Anyway, in such an artificial language you might think there should be a kind of hierarchy of types of sentences. So, in computing, or in [the philosopher Alfred] Tarski’s logic, sentences can only assign truth values to sentences that are lower in the hierarchy. They are forbidden to assign truth-value to themselves or any of the sentences that outrank them.
“This sentence is false” is just nonsense, then, because it violates this rule. On this way of looking at it, the “Liar’s’ Paradox” is evidence that you need to enforce such a rule and/or develop an artificial language – or you get insoluble paradoxes.
So, how can we resolve the “Liar’s Paradox”. Beats me. I am hoping you will leave the solution in the comments section so I can go tell my class.
LF (me): I wonder what it would mean to “resolve” the Liar’s Paradox? Regarding the simple case, “this sentence is false”, would we have to show why it’s actually a regular true or false statement, or that it’s meaningless or vague or ungrammatical? There are lots of ways language can be used poorly. For example, some statements are rude. “This sentence is false” is paradoxical and not paradoxical in a good way if you’re having a normal conversation. If you’re teaching a course and want to discuss the issues the sentence raises about language, it’s paradoxical in an excellent way. But, in general, we don’t have to resolve a paradox like “this sentence is false”. We just have to avoid talking paradoxically (or rudely, falsely, ungrammatically, etc.), unless there’s a special reason to do otherwise.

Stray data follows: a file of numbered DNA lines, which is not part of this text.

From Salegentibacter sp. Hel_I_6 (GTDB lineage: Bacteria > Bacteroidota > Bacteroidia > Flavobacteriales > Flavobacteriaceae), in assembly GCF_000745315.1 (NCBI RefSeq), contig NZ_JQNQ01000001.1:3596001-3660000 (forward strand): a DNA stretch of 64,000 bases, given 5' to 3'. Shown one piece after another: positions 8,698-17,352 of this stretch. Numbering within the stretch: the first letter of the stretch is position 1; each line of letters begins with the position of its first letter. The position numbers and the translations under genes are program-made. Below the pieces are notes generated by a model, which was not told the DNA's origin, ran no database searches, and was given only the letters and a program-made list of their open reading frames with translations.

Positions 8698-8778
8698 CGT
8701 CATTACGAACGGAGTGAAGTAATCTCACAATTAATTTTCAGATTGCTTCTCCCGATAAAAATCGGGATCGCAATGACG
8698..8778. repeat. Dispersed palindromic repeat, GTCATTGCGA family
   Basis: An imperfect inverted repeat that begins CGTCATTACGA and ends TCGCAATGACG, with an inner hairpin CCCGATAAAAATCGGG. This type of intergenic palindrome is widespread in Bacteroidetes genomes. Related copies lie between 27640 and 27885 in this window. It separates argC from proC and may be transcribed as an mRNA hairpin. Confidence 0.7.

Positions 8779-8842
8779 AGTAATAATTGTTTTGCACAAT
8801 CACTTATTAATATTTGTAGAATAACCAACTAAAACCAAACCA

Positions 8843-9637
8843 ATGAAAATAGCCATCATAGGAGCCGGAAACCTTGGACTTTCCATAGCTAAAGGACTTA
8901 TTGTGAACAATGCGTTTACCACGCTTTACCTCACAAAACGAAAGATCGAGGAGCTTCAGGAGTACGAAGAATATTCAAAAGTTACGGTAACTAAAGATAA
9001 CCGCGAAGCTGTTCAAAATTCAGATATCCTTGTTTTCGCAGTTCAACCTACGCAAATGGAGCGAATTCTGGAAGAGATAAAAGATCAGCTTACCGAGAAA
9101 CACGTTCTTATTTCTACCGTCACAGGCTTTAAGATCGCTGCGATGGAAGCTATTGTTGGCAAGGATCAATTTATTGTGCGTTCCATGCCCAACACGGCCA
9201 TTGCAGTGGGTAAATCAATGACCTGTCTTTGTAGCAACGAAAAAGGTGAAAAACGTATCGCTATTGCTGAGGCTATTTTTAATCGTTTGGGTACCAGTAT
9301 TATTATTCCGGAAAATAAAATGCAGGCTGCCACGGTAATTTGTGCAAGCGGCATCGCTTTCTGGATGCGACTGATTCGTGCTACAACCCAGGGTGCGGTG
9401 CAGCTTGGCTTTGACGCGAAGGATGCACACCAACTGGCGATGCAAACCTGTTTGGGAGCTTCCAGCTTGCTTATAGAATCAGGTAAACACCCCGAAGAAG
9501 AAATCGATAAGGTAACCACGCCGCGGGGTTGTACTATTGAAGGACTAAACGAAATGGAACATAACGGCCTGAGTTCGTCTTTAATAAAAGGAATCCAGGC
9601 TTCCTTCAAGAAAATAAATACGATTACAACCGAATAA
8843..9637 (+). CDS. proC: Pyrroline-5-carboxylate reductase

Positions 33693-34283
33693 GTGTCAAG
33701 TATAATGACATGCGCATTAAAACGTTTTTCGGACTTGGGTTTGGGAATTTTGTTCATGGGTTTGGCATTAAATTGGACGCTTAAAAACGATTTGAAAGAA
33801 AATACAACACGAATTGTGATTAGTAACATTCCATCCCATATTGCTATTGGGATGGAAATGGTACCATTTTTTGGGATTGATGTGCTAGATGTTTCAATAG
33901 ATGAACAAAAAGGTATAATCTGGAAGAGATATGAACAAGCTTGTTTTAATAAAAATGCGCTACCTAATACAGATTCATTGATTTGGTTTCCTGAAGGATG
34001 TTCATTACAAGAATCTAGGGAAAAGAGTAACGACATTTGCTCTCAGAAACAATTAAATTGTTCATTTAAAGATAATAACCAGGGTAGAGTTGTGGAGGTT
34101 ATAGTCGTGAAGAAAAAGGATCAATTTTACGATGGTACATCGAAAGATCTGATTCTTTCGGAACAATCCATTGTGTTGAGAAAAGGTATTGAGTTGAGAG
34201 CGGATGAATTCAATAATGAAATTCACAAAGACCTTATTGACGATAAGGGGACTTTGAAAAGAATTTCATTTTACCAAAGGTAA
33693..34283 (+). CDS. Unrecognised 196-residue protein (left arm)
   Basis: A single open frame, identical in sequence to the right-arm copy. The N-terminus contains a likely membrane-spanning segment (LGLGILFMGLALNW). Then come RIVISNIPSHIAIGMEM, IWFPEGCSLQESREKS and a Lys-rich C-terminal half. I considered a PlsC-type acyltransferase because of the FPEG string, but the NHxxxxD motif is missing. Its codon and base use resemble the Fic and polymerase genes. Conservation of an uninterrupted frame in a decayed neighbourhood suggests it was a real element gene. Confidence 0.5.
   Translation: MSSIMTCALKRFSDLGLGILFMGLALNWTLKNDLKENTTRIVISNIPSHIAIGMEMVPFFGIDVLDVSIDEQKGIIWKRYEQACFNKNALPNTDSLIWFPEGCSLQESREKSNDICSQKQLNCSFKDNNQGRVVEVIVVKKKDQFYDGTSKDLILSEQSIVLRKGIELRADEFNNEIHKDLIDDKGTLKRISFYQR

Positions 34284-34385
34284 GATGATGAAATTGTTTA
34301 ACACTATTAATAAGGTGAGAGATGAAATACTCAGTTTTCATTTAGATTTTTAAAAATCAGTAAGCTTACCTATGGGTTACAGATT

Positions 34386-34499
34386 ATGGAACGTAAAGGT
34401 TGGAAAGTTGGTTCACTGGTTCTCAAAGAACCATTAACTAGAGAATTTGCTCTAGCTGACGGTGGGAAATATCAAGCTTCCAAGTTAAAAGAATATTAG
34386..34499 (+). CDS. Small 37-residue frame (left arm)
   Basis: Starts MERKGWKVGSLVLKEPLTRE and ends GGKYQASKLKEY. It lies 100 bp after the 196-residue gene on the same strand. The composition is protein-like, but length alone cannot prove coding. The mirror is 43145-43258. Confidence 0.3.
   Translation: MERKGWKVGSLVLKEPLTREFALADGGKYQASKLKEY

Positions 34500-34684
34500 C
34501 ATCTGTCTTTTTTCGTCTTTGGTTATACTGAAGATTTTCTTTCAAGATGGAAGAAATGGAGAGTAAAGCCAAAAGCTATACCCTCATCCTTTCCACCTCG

TS: Thanks for the comment. I get what you are saying, I think. But still…what, if anything, is wrong with “This sentence is false”? It doesn’t appear to be, as you say, “meaningless or vague or ungrammatical” or even “rude”. Calling it “paradoxical” is just giving it a name. So, what would a resolution look like? Here are my thoughts on what might qualify. It’s true. Appearances aside, it’s just false. It’s ill-formed logically or as a speech-act. It’s meaningless, because… My hunch is that self-referentially assigning its own truth value violates some kind of “rule”, but I would like to see what that rule is better characterized – because I think it would be informative.
[LF]: I will try to clarify. Presumably, to resolve a paradox means to show that it isn’t paradoxical. To resolve a problem is to make it go away, to no longer be problematic. Yet “This sentence is false” is clearly paradoxical, so it can’t be resolved or addressed in that way.